Monitoring Network of Threatened Raptors in Southern South America

6 Jul 2016 Ñankulafkén Raptor Centre, Chile, Central and Latin America Birds | Forests

Tomás Rivas Fuenzalida

Through this project, we will generate a wide network for long-term monitoring of endangered raptors populations in Southern South America

White-throated Hawk (Buteo albigula) - Adult female

White-throated Hawk (Buteo albigula) - Adult female

Raptors have characteristics that make them vulnerable to changes in the ecosystem, such as low reproductive rates, requirement for large territories, and high energy demand, among others. Furthermore, some species usually consume domestic fowl, giving rise to conflict with humans. These conditions make raptors very sensitive to pollution, habitat loss and persecution. Because of these negative interactions, its restricted distribution and habitat specialization, some raptor species are threatened in southern South America. One of the most endangered groups are the forest-dwelling raptors, due to continuing habitat loss and degradation, and human-raptor conflict in southern Chile and Argentina. This group include three diurnal raptors: the Rufous-tailed Hawk (Buteo ventralis), listed as Vulnerable by the IUCN, the White-throated Hawk (Buteo albigula) and the Chilean Hawk (Accipiter chilensis), both listed as Rare in Chile and Argentina.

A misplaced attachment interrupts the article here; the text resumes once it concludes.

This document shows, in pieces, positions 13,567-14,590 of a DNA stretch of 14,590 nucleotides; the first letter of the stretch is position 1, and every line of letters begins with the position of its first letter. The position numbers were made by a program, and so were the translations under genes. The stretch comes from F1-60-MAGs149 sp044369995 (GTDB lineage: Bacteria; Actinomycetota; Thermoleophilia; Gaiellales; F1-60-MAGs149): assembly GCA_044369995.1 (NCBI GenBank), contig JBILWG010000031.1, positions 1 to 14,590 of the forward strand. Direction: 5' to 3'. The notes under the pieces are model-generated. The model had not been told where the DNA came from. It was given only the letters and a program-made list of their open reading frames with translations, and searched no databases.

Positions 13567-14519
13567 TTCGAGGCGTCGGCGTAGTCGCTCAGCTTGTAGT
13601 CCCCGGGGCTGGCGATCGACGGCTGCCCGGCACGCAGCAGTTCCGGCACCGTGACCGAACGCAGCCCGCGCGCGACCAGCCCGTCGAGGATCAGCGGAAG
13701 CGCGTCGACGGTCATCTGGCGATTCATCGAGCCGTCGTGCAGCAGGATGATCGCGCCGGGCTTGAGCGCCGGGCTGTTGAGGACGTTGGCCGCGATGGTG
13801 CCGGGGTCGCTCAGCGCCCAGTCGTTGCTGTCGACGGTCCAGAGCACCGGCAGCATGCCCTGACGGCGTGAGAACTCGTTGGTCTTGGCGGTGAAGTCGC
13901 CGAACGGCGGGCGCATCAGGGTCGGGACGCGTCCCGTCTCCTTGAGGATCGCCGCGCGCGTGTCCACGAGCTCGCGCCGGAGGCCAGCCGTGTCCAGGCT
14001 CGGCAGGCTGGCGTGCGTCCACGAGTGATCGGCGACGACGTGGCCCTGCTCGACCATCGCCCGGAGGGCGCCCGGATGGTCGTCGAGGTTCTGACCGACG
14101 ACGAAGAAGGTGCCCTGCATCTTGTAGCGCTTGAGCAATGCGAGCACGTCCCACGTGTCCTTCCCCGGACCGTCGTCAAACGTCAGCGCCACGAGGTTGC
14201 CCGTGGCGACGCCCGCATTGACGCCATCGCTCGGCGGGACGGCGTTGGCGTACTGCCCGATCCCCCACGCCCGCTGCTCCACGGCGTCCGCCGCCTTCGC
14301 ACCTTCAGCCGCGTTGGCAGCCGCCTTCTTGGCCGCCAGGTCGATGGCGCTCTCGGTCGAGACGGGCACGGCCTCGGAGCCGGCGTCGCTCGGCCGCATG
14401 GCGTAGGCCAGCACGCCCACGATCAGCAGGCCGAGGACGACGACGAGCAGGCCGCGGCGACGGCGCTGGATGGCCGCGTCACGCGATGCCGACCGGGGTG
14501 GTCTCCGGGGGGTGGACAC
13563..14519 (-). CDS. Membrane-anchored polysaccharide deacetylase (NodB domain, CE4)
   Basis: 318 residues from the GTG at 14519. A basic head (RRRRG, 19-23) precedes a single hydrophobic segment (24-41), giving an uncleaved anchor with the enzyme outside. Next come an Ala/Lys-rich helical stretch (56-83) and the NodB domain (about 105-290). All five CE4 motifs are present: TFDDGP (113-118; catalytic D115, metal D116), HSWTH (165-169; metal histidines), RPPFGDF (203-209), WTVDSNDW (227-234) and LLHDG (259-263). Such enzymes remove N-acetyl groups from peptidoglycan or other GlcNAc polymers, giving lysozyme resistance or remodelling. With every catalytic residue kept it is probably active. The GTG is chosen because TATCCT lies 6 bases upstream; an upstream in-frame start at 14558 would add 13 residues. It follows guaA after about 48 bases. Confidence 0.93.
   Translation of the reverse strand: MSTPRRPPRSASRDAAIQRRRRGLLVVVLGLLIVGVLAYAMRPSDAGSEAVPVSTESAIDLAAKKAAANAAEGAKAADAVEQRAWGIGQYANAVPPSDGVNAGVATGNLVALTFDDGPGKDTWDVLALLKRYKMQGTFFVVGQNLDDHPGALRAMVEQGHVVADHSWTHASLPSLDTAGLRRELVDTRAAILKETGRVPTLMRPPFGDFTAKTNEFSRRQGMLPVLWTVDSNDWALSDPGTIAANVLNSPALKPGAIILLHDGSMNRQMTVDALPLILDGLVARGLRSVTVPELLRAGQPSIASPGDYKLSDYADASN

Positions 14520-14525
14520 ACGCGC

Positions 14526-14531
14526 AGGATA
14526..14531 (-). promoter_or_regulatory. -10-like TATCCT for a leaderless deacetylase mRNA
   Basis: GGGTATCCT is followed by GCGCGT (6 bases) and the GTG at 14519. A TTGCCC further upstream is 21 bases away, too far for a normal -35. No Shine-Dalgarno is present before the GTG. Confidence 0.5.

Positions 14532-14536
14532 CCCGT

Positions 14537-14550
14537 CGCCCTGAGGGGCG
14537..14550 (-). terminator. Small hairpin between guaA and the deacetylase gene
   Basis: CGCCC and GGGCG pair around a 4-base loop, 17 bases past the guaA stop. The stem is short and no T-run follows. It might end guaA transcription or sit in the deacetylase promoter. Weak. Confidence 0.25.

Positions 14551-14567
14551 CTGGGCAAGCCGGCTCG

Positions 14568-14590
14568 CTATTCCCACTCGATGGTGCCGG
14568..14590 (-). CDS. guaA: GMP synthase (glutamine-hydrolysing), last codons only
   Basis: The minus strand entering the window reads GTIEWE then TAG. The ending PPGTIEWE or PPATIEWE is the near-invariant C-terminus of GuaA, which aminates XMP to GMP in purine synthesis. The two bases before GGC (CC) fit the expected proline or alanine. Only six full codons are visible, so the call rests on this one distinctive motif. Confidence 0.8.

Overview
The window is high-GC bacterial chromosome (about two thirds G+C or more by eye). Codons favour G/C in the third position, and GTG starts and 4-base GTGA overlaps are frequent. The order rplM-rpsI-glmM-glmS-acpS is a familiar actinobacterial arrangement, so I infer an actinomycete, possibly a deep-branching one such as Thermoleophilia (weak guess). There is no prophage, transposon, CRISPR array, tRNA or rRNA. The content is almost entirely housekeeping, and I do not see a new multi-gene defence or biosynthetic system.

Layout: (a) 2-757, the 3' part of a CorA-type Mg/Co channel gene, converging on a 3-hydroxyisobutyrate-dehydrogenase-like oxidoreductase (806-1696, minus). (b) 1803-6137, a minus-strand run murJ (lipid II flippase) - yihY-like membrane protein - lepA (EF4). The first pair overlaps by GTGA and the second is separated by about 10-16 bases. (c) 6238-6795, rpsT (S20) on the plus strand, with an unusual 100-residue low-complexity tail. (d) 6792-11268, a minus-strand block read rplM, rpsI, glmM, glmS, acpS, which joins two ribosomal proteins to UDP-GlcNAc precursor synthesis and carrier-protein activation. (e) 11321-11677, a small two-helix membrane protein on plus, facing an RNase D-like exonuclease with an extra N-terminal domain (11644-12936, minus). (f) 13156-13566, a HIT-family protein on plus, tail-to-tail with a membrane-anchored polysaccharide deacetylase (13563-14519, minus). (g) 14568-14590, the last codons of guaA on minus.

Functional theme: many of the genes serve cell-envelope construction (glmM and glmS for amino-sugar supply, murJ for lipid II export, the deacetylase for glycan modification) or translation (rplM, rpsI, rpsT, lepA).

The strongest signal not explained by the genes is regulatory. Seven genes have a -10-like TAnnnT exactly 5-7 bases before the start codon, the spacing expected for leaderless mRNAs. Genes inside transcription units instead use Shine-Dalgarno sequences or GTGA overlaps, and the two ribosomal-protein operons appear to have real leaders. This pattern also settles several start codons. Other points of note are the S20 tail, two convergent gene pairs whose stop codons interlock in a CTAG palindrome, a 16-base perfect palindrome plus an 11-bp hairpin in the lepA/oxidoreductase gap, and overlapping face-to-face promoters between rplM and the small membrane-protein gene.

Up to now, the knowledge regarding population status and densities of these species remain very poor along their whole distribution range, and thus, meticulous prospections of breeding pairs is imperative to have a solid base for the protection of breeding grounds and future monitoring.

My aims are to gain knowledge about the distribution, population status, abundance, ecology and threats of endangered birds of prey in southern South America, and create a wide network for monitoring breeding populations and develop focused conservation actions such as environmental education, resolve the human-raptor conflict, influence on forestry legislation and management and the creation of new protected areas.

The results of my study will include the most extensive population data of diurnal forest-dwelling raptors of the austral temperate forest ecoregion, new information about several aspects of their natural history and the first direct actions focused on the effective conservation of this poorly known group of predators.

Header: Chilean Hawk (Accipiter chilensis) - Juvenile.

Project Updates

Download Reports